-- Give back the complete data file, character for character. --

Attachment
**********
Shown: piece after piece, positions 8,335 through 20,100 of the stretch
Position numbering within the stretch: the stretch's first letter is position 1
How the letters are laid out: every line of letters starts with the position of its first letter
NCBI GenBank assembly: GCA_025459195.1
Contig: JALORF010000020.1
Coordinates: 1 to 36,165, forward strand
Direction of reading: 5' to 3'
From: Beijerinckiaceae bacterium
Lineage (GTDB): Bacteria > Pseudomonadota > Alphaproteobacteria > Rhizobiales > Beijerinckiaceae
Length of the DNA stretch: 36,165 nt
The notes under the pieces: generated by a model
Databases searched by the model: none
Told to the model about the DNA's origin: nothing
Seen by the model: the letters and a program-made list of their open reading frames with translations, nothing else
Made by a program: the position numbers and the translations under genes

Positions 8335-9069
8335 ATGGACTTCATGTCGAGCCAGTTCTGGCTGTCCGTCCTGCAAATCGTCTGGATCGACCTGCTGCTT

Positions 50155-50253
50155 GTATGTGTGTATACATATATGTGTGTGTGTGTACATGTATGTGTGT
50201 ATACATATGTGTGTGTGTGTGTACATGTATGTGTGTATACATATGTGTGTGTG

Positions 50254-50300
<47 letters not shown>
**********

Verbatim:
Shown: piece after piece, positions 8,335 through 20,100 of the stretch
Position numbering within the stretch: the stretch's first letter is position 1
How the letters are laid out: every line of letters starts with the position of its first letter
NCBI GenBank assembly: GCA_025459195.1
Contig: JALORF010000020.1
Coordinates: 1 to 36,165, forward strand
Direction of reading: 5' to 3'
From: Beijerinckiaceae bacterium
Lineage (GTDB): Bacteria > Pseudomonadota > Alphaproteobacteria > Rhizobiales > Beijerinckiaceae
Length of the DNA stretch: 36,165 nt
The notes under the pieces: generated by a model
Databases searched by the model: none
Told to the model about the DNA's origin: nothing
Seen by the model: the letters and a program-made list of their open reading frames with translations, nothing else
Made by a program: the position numbers and the translations under genes

Positions 8335-9069
8335 ATGGACTTCATGTCGAGCCAGTTCTGGCTGTCCGTCCTGCAAATCGTCTGGATCGACCTGCTGCTT

Positions 50155-50253
50155 GTATGTGTGTATACATATATGTGTGTGTGTGTACATGTATGTGTGT
50201 ATACATATGTGTGTGTGTGTGTACATGTATGTGTGTATACATATGTGTGTGTG

Positions 50254-50300
<47 letters not shown>